An experiential landscape is not an objective

phenomenon in the sense that it already exists out

there in a predetermined form waiting to be

discovered. Revealing and then interpreting it is a

primarily qualitative pursuit. Ask 10 trained and

experienced landscape or urban design profes-

sionals to record their place perceptions of a

particular setting and you will get 10 different

results, even if instructions given to them about

how they should interpret the concept of place

perception is very precise. There is likely to be

some common ground governed by their shared

professional background and expertise, but there

will be many significant differences. This also

applies if you ask the same of 10 inhabitants of the

same neighbourhood, although here our experi-

ence shows that the differences far outweigh any

commonality because the relationship that people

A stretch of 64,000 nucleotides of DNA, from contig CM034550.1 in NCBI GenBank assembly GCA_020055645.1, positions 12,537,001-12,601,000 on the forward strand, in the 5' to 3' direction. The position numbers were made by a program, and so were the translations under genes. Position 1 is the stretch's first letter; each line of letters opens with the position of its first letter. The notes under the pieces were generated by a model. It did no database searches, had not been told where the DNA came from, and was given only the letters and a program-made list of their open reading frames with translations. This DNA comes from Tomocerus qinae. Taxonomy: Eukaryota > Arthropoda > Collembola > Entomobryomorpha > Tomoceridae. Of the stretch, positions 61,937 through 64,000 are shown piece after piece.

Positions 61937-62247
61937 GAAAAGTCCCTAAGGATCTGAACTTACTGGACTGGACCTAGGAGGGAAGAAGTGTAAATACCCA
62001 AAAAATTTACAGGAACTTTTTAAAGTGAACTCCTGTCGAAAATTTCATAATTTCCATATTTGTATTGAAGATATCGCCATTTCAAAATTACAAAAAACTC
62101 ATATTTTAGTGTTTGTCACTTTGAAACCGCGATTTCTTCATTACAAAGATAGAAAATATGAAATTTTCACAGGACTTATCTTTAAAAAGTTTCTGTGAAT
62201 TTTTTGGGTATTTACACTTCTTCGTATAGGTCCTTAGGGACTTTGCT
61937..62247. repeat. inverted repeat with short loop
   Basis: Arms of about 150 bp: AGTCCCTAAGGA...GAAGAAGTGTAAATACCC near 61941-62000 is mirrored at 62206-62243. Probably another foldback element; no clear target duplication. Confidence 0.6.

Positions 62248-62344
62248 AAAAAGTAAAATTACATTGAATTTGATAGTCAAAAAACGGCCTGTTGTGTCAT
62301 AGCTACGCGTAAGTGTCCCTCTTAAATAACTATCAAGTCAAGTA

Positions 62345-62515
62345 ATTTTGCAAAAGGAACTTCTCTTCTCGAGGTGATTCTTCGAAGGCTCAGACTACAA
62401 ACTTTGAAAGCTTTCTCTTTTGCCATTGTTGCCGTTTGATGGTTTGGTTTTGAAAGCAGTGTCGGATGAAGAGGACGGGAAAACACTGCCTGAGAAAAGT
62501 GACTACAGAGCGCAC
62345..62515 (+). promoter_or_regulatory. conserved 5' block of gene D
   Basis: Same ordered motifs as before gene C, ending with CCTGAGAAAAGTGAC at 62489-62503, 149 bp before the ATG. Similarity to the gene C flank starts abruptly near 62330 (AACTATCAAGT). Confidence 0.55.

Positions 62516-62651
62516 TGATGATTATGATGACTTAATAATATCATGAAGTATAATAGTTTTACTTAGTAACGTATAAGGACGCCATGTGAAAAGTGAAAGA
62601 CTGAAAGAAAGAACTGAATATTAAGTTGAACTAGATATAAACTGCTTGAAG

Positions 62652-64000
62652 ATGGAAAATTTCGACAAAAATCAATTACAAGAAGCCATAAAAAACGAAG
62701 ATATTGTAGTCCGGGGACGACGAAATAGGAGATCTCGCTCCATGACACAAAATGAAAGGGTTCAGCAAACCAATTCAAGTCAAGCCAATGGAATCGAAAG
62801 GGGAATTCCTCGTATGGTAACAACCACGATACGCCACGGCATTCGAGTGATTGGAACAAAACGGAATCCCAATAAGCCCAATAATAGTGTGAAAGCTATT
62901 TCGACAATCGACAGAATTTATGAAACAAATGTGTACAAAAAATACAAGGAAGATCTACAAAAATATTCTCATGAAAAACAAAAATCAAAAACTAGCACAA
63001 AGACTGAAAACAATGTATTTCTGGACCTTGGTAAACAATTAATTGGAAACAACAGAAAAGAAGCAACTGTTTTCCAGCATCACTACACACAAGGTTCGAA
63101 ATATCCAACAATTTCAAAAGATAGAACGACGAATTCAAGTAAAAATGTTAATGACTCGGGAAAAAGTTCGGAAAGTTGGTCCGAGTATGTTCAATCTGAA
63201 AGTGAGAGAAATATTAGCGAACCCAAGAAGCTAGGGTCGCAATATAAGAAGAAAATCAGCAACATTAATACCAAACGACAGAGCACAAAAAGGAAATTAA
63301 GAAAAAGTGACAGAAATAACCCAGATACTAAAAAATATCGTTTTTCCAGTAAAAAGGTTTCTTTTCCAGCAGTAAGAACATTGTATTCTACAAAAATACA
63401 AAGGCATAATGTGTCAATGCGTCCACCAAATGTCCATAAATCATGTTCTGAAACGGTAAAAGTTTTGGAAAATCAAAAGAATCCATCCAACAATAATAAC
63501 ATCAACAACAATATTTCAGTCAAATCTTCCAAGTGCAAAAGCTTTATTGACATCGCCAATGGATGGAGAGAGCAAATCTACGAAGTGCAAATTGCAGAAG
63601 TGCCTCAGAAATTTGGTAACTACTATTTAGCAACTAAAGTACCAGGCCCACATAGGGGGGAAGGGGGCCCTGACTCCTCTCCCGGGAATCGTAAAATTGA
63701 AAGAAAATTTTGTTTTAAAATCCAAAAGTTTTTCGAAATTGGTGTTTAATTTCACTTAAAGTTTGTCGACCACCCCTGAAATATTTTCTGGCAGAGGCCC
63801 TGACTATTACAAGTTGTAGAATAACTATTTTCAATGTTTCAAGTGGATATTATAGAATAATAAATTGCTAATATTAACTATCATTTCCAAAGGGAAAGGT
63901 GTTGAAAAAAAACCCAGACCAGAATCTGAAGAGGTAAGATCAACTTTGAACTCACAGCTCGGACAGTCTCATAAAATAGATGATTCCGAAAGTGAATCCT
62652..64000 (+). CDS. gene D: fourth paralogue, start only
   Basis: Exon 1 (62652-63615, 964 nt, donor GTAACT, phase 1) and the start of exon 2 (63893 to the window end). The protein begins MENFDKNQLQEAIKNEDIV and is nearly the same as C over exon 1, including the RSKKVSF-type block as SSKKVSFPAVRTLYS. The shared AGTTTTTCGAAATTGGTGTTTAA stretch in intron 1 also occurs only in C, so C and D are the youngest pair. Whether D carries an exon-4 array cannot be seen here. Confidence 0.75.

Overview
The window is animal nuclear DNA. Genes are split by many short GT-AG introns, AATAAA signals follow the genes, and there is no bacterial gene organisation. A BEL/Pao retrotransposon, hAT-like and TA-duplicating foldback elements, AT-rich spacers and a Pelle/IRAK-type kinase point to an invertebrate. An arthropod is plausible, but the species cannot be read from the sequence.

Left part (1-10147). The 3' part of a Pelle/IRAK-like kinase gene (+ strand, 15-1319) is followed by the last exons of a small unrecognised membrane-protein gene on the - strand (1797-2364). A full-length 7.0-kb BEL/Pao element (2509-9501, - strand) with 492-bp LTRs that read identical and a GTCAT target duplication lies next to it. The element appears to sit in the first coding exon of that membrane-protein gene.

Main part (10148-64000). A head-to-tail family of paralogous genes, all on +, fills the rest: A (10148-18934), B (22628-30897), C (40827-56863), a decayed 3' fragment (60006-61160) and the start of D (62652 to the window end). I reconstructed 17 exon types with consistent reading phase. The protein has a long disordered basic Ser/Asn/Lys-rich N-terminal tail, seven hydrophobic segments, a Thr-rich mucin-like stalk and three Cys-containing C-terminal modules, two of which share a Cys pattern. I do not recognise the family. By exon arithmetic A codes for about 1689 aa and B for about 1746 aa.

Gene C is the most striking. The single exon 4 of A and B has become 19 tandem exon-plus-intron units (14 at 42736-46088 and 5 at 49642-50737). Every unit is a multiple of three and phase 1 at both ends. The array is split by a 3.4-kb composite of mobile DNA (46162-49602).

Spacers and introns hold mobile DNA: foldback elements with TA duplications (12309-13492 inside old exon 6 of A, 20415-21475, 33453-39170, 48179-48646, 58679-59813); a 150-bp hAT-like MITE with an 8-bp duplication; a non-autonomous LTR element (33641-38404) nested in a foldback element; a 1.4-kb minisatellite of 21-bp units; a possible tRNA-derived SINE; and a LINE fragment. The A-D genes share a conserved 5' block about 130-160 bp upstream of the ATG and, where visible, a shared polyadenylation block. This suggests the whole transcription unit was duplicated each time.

develop with their home surroundings is so

intensely personal. The central point is, though,

that it makes no sense at all to ask which of these

is right and which is wrong, and it makes no sense

to ask which is better, more valuable, more signif-

icant, more important etc. We simply do not have

any way available to us of giving sensible, reason-

able answers to those questions. The reality is that

they are all right because, just like a fingerprint,

place perception is something that is unique to the

individual and is driven by a raft of personal

predisposition, preference and prejudice, influ-

enced by cultural, social, educational and

professional factors, and much more besides

(Figure 6.1).